What makes a great comedy?
Brilliant writing for one. And at Ibrox, the script is always so juicy, and full of surprises that whoever is charge of the writing for them, Upstairs, has to be one Hell of a scribe, with a world class wit and a sense of timing that is just fantastic.
You also need great locations; they are more important to comedy than you might at first think. How many Friends episodes revolve around The Coffee House? Cheers takes place in a bloody bar. How many Only Fools episodes concern that evolving disaster of a flat, or are based on events down at the Nags Head? Ibrox is a fine location, and so too is Hampden. But you also get episodes in dingy boozers and dramatic scenes in courtrooms.
Above all else, you need a great cast of characters because comedy is about stuff that happens to people. Stuff people do. There are different sorts of comedy; situation comedy is perhaps the best known, and the most fun to watch. Satire can be incredible though, such as The Office or The Thick Of It. Farce has produced magical results, as anyone who ever watched Fawlty Towers or Father Ted could verify between gales of laughter.
There is no finer group of comedy performers than at Ibrox, and they have managed, somehow, to combine every possible comic genre in one show and make it not only work but be one of the most compelling we have ever witnessed.
And it is bloody hilarious.
Pedro Caixinha is the latest individual to join the cast, and the episodes about him so far have hinted at true greatness to come.
There are some comedy shows whose genius is evident from the first; you see it in them at once.
It was there in the opening moments of Porridge and in the debut of The Royle Family. Others took time. I would argue, for example, that it took three episodes – until Cash And Curry, where the brothers get involved in a dispute between two Indian gentlemen over a statue – before you realised you were watching, in Only Fools, a show that was going to last, and which went on to become the gold standard of the entire genre.
I loved Chewin’ The Fat, and the idea of a spin-off was a winner, but in choosing Jack and Victor I thought the boys had made a huge mistake. I couldn’t see how it could be sustained. I didn’t see where the magic was coming from, and yet, like with Porridge, once you watched the first episode of Still Game you knew Ford and Greg had it, that they knew exactly what they were doing and that your doubts had been ridiculous.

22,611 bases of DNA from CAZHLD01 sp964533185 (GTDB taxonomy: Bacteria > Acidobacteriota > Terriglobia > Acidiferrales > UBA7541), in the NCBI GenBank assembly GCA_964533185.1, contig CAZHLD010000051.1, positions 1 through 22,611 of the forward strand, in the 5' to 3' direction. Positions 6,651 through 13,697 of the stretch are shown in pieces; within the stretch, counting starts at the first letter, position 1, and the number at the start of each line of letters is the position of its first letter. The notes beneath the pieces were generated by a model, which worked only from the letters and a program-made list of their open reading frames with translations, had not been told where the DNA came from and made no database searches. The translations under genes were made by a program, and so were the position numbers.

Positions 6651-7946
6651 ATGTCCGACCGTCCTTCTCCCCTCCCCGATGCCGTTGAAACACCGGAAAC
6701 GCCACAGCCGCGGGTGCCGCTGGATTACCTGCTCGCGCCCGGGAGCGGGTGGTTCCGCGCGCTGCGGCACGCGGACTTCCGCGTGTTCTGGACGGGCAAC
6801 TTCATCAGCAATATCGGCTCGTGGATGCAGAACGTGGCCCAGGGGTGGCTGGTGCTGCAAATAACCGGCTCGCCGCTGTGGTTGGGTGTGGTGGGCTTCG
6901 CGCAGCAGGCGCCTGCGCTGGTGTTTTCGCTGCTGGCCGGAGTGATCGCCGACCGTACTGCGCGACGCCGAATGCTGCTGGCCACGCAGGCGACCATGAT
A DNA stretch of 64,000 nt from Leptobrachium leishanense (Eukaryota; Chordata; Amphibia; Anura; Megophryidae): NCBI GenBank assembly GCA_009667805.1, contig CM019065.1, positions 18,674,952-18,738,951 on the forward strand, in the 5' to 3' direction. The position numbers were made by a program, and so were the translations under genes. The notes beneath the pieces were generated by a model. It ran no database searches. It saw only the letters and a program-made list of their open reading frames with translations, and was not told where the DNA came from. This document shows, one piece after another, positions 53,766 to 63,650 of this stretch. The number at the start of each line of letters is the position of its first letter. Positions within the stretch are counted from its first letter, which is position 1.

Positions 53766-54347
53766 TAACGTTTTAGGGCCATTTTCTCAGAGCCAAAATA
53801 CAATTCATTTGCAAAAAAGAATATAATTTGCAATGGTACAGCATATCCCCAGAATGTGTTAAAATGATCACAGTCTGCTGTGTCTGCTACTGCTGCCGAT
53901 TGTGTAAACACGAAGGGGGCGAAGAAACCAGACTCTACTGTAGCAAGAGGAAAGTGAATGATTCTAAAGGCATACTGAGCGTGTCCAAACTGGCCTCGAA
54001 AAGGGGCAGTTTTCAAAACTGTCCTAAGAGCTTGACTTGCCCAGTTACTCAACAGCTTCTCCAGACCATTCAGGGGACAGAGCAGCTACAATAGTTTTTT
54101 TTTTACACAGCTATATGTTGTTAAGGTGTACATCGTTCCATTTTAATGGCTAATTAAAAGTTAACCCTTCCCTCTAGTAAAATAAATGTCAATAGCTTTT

This is like that. I knew when Pedro was hired that it was going to be special.
All the pieces are in place to make it so.
From the resignation-sacking of Warburton and his backroom team this has dripped with opportunities of gold. When the board decided, in the wake of Murty’s bad start, to speed up the process and hire someone quick you could see the opportunity for something fit to bust a gut.
When Pedro’s name surfaced and the first thing we found out about him was that his team was fifth in Qatar you shook your head and thought “No way … too much to hope for.” When it was revealed that he was a not-so-secret Tim that was wonderful and you knew then someone else would get the gig. When the papers said it was a done deal and those pictures of him in his green and white hoops came to light, that was the cherry on the cake.
You knew the Ibrox casting team had produced again. You knew they were onto an instant classic. I thought this one might be a slow burner, like Auf Weidershen Pet, which took the time to develop the characters before hitting its stride with some of the finest stuff ever put on the telly, or the Warburton seasons where it only started to become “must watch TV” towards the end, but this one has exceeded my expectations by a fair bit already.